You invade Bahrain. We take out Muammar Gaddafi in Libya. This, in short, is the essence of a deal struck between the Barack Obama administration and the House of Saud. (Pepe Escobar 4/2/11)

Why would the ouster of Qaddafi be such a high priority for the United States? One reason could be that Qaddafi has been leading a Pan-African movement under the auspices of the African Union, similar to the unification effort spearheaded by Hugo Chavez in South America. Libya’s oil revenues have played a large role in supporting Qaddafi’s African initiative, which aims for Africa’s economic empowerment by breaking the vestiges of European economic control of Africa. This is a key reason why Qaddafi enjoys varying degrees of popularity in what is sometimes called “Black Africa.” (Imam Zaid Shakir)

Some of the countries in Africa given an assist by Libya (click to enlarge enough to read)

original graphic here

Nov 24, 2010 (Reuters) – Libya is using money from oil exports to pour aid and investment into its African neighbours, a policy which diplomats and analysts say gives it increasing political clout on the continent.

Libyan leader Muammar Gaddafi said earlier this year he was offering to invest $97 billion in the continent to free it from Western influence, on condition that African states rid themselves of corruption and nepotism.

Libya is one of the biggest contributors to the budget of the African Union, the 53-country body which is supposed to function along the lines of the European Union. A senior Libyan diplomat told Reuters Libya is one of five countries — the others are Algeria, Egypt, Nigeria and South Africa — which cover 75 percent of the union’s budget.

BCA March 15, 2011. By 2002, subsidiaries of the country’s sovereign wealth fund, the Libyan Investment Authority (LIA), had accumulated or extended investments in at least 31 countries throughout Africa. The largest investments were in Zambian telecommunications firm Zamtel ($394 million) and in oil storage and pipeline infrastructure linking Moanda to Matadi in the Democratic Republic of the Congo (around $300 million). (h/t MoA)

So what exactly is going on? Here’s the deal:

You invade Bahrain. We take out Muammar Gaddafi in Libya. This, in short, is the essence of a deal struck between the Barack Obama administration and the House of Saud. Two diplomatic sources at the United Nations independently confirmed that Washington, via Secretary of State Hillary Clinton, gave the go-ahead for Saudi Arabia to invade Bahrain and crush the pro-democracy movement in their neighbor in exchange for a “yes” vote by the Arab League for a no-fly zone over Libya – the main rationale that led to United Nations Security Council resolution 1973.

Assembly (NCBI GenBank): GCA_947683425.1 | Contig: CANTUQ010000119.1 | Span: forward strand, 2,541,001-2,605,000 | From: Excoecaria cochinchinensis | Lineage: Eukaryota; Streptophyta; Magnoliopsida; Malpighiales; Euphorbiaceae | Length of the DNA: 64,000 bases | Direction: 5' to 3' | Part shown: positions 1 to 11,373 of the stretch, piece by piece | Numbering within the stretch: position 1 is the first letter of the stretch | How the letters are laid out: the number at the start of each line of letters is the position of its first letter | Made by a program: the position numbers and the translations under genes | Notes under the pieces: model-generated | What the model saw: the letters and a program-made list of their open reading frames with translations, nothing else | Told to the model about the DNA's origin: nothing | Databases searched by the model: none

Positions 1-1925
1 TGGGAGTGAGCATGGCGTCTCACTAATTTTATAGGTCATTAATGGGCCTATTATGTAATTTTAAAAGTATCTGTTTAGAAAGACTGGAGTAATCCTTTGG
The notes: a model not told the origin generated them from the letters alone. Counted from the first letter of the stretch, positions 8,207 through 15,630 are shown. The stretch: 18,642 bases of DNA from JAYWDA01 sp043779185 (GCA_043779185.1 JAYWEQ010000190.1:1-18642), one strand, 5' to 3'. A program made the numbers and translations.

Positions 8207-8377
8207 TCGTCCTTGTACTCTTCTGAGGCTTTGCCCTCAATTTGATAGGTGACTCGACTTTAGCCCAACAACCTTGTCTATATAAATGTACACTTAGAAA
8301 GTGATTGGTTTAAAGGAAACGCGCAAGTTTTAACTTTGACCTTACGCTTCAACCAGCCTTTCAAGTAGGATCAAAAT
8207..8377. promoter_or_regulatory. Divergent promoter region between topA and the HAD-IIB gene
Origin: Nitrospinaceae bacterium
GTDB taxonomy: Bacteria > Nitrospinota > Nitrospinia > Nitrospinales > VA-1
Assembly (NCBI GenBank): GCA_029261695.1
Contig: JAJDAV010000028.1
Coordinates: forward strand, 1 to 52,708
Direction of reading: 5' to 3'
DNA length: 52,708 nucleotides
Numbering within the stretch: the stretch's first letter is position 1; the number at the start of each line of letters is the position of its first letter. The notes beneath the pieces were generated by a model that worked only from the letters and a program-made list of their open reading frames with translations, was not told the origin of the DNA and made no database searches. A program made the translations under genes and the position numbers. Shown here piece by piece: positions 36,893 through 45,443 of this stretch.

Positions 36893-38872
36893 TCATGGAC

The revelation came from two different diplomats, a European and a member of the BRIC group, and was made separately to a US scholar and Asia Times Online.

… only nine out of 22 members of the Arab League voted for the no-fly zone. The vote was essentially a House of Saud-led operation, with Arab League secretary general Amr Moussa keen to polish his CV with Washington with an eye to become the next Egyptian President.

Thus, in the beginning, there was the great 2011 Arab revolt. Then, inexorably, came the US-Saudi counter-revolution.

Exposed, above all, is the astonishing hypocrisy of the Obama administration, selling a crass geopolitical coup involving northern Africa and the Persian Gulf as a humanitarian operation. As for the fact of another US war on a Muslim nation, that’s just a “kinetic military action”. (Pepe Escobar 4/2/11)

This all fits into the big picture:

In the big picture, the combined role of the Pentagon global tentacles falls under the Full Spectrum Dominance doctrine, which aims to prevent any developing nation, or group of nations, from establishing alliances or preferential relationships with both China and Russia. (Pepe Escobar 3/24/11)